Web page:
Is ignorance bliss?
I recently read an online skirmish that became a breakdown in communication. Though the original post wasn’t something that everyone was going to agree with, it was based on fact and research. I know. I wrote it. I copied the web address for anyone to research for themselves. A friend decided to use the post as a way to talk about different issues.
I have a variety of friends. I don’t agree with each of them and they don’t agree with me. I have not cut people off because their views haven’t lined up with mine. If I did, I’d be eating Thanksgiving alone on an island, which sometimes doesn’t seem like a punishment. This recent disagreement ended with that person unfriending me. It is more sad than tragic as that person left with a flurry of capital letters because another individual used the word ignorant in a general statement.
The term “ignorant” is such a hot button word. People misuse it all the time and I’d venture to say that a good portion of the population believe the word is synonymous with stupid. (I’m trying to be kind here. A lot of people use ignorant interchangeably with stupid.) It is not. Everyone can be ignorant about something, but not everyone is stupid. To be clear, the word was used correctly in the comments with no insult intended. I have nice friends.
According to Oxford Dictionary the origins are from the Latin word ignorant meaning “not knowing.” There are three definitions of the word ignorant: 1) lacking knowledge or awareness in general; uneducated or unsophisticated. 1.1 lacking knowledge, information, or awareness about a particular thing. 2) (informal) discourteous or rude 3) (West Indian) Angry or quick-tempered.
I would attempt to list the numerous ideas that I’m ignorant about, but I can’t because I don’t know them. That is ignorance, the not knowing. If I listed items I was aware I didn’t know, then I am no longer ignorant of the situation, but unwilling or uninterested in learning more. I can do this all day.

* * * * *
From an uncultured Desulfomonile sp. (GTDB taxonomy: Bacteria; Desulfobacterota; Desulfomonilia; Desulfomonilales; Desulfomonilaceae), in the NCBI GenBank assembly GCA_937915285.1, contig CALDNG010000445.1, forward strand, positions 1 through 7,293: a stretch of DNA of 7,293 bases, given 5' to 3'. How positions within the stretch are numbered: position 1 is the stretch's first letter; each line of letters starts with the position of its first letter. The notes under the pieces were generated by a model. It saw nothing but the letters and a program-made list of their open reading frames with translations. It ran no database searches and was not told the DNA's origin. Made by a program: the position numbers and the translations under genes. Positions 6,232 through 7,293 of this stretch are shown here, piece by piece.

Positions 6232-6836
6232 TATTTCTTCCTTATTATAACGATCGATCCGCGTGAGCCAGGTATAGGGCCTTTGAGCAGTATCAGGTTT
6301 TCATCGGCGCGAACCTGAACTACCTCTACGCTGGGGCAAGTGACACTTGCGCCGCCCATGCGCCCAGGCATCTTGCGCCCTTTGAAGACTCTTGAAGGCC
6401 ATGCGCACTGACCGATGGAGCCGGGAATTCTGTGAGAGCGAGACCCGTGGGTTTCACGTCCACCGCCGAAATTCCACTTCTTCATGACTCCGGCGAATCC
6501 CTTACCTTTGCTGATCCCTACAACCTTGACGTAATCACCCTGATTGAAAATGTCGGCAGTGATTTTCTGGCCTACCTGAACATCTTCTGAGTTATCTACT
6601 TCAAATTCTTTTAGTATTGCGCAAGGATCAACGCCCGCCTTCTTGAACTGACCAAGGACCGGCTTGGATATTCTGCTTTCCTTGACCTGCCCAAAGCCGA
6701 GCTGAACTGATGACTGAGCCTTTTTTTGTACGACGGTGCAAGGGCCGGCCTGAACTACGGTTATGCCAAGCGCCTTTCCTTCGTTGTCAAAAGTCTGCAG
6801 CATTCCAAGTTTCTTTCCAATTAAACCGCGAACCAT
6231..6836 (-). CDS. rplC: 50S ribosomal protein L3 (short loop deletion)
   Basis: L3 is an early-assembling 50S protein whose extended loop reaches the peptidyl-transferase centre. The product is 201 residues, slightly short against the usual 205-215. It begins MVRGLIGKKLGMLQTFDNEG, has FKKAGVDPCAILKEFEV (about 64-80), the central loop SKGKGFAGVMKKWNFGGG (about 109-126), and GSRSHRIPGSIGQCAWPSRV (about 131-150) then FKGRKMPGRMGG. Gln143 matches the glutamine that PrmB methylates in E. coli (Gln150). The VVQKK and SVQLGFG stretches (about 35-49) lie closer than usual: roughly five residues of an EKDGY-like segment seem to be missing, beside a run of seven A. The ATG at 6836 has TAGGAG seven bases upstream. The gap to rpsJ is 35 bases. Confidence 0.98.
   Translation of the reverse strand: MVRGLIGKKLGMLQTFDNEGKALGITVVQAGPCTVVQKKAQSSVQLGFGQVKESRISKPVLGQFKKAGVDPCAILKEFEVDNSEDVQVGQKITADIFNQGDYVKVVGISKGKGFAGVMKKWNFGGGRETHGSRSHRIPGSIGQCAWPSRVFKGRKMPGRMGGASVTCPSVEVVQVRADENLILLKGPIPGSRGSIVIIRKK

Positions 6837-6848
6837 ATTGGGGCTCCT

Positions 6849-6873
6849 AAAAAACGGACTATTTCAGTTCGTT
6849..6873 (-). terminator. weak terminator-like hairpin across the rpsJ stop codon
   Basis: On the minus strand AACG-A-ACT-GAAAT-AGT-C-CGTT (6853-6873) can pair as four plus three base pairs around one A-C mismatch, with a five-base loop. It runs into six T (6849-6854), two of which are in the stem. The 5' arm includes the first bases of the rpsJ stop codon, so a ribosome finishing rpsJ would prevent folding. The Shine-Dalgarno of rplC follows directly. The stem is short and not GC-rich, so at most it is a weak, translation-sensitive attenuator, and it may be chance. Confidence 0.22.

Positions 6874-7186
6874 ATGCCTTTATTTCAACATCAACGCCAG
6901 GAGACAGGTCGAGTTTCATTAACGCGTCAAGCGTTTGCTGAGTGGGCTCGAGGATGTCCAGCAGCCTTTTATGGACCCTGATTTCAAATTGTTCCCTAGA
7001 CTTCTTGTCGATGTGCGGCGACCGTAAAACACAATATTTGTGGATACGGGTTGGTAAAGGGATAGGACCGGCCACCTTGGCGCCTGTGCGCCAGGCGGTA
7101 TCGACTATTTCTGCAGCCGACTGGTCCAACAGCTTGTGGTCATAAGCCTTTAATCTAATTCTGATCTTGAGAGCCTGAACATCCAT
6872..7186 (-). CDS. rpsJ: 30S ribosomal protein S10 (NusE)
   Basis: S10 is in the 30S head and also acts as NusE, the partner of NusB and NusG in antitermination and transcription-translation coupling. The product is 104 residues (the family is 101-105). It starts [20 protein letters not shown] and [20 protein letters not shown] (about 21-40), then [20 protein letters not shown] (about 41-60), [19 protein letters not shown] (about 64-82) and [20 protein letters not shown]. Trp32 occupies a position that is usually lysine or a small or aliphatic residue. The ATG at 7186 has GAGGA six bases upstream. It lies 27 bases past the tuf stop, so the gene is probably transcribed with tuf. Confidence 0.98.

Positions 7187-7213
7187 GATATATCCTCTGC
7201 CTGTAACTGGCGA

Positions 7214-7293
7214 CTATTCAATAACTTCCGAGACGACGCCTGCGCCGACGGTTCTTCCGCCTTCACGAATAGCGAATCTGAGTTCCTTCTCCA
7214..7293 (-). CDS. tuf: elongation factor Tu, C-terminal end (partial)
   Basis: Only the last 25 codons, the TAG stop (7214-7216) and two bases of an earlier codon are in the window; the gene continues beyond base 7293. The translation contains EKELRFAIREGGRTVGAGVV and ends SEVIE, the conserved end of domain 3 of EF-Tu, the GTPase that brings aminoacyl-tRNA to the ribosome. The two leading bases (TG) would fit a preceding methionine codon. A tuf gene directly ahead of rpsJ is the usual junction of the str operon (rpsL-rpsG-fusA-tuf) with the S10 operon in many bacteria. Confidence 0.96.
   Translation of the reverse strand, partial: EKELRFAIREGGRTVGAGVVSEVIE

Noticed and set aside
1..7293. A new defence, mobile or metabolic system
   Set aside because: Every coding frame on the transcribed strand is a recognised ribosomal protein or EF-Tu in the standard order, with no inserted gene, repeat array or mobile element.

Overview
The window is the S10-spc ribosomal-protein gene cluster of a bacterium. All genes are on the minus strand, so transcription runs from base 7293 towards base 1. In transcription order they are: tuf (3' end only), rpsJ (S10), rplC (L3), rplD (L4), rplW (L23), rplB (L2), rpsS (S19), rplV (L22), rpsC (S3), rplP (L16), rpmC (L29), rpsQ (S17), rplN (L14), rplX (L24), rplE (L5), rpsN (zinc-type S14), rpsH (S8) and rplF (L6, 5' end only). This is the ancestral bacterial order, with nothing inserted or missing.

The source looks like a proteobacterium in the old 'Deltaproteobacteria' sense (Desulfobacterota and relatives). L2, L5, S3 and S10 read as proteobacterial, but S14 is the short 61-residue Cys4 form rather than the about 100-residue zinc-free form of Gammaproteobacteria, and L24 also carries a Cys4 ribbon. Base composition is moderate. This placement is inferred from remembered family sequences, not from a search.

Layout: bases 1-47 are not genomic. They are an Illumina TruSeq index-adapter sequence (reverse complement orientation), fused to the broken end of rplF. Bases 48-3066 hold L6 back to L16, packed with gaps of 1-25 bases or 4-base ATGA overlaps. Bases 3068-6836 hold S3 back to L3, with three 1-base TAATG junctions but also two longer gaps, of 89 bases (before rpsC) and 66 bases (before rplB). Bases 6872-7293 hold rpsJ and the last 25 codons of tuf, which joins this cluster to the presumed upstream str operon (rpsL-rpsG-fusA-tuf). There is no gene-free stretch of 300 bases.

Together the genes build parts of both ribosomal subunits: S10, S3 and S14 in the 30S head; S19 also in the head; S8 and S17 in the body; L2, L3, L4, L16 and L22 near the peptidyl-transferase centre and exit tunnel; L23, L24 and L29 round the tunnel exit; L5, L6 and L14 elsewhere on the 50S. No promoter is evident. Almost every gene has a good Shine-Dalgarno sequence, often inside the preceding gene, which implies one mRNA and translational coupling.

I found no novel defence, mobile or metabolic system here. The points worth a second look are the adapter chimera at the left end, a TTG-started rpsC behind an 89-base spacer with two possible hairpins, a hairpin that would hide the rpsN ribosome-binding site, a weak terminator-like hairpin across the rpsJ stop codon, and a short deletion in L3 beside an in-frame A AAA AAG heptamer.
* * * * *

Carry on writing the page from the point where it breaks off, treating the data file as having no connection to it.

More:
Choosing to be uninformed is not ignorance, but rather a choice to remain uneducated, to not stretch ourselves and continue to learn. Words are important. Is ignorance really bliss?
Thomas Gray’s 1742 poem Ode on a Distant Prospect of Eton College,ends in the often misunderstood final stanza ” … Since sorrow never comes too late, and happiness too swiftly flies. Thought would destroy their paradise. No more; where ignorance is bliss, ’tis folly to be wise.” Generally the poem is about the unavoidable suffering of humankind and allowing school children to remain innocent as youth is brief. It does not explore how it is better to grow up and remain ignorant. Anyway, I digress.
It seems to me that the original meaning of the word “ignorant” has long been hijacked. We lose our ability to explain our point of view when one word is considered an insult. Does it matter the origin of a word if its modern connotation is perceived as a cutting remark? I believe yes. We need to continue to communicate, help each other understand, and grow. As adults, we are not in the Gray’s stage of innocence where “Ignorance is bliss.” There is always the opportunity to continue to help people learn and explore. As I stated above, I may be ignorant on some issues, but I am always willing to discover new things. I wish you the same. Thank you.
Diane Chase is the author of the “Adirondack Family Activities” guidebook series, “Adirondack Family Time: Your Four-Season Guide to Over 300 Activities.” For more family-friendly activities go to www.adirondackfamilytime.com.